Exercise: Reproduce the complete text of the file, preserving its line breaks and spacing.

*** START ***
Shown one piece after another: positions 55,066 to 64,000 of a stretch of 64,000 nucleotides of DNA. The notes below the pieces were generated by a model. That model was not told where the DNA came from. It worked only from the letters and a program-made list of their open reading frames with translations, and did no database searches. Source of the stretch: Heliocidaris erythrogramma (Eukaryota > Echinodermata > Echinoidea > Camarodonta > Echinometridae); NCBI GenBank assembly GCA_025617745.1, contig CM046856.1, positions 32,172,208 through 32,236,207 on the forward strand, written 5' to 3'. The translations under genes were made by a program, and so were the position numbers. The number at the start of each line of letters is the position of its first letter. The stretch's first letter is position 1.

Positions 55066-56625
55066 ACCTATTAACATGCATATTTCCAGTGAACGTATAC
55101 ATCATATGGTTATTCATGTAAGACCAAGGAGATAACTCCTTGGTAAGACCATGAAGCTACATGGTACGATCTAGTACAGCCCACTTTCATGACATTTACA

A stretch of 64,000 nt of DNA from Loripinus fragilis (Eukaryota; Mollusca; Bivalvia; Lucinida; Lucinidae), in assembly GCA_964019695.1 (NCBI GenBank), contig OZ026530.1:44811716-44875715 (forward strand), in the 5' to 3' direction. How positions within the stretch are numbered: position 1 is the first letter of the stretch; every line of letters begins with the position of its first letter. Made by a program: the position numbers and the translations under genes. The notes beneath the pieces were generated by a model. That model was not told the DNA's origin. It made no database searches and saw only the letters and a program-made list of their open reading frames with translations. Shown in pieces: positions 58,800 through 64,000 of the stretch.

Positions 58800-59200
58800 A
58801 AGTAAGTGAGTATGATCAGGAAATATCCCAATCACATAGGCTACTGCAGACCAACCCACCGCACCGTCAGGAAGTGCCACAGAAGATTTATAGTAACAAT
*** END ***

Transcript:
Shown one piece after another: positions 55,066 to 64,000 of a stretch of 64,000 nucleotides of DNA. The notes below the pieces were generated by a model. That model was not told where the DNA came from. It worked only from the letters and a program-made list of their open reading frames with translations, and did no database searches. Source of the stretch: Heliocidaris erythrogramma (Eukaryota > Echinodermata > Echinoidea > Camarodonta > Echinometridae); NCBI GenBank assembly GCA_025617745.1, contig CM046856.1, positions 32,172,208 through 32,236,207 on the forward strand, written 5' to 3'. The translations under genes were made by a program, and so were the position numbers. The number at the start of each line of letters is the position of its first letter. The stretch's first letter is position 1.

Positions 55066-56625
55066 ACCTATTAACATGCATATTTCCAGTGAACGTATAC
55101 ATCATATGGTTATTCATGTAAGACCAAGGAGATAACTCCTTGGTAAGACCATGAAGCTACATGGTACGATCTAGTACAGCCCACTTTCATGACATTTACA

A stretch of 64,000 nt of DNA from Loripinus fragilis (Eukaryota; Mollusca; Bivalvia; Lucinida; Lucinidae), in assembly GCA_964019695.1 (NCBI GenBank), contig OZ026530.1:44811716-44875715 (forward strand), in the 5' to 3' direction. How positions within the stretch are numbered: position 1 is the first letter of the stretch; every line of letters begins with the position of its first letter. Made by a program: the position numbers and the translations under genes. The notes beneath the pieces were generated by a model. That model was not told the DNA's origin. It made no database searches and saw only the letters and a program-made list of their open reading frames with translations. Shown in pieces: positions 58,800 through 64,000 of the stretch.

Positions 58800-59200
58800 A
58801 AGTAAGTGAGTATGATCAGGAAATATCCCAATCACATAGGCTACTGCAGACCAACCCACCGCACCGTCAGGAAGTGCCACAGAAGATTTATAGTAACAAT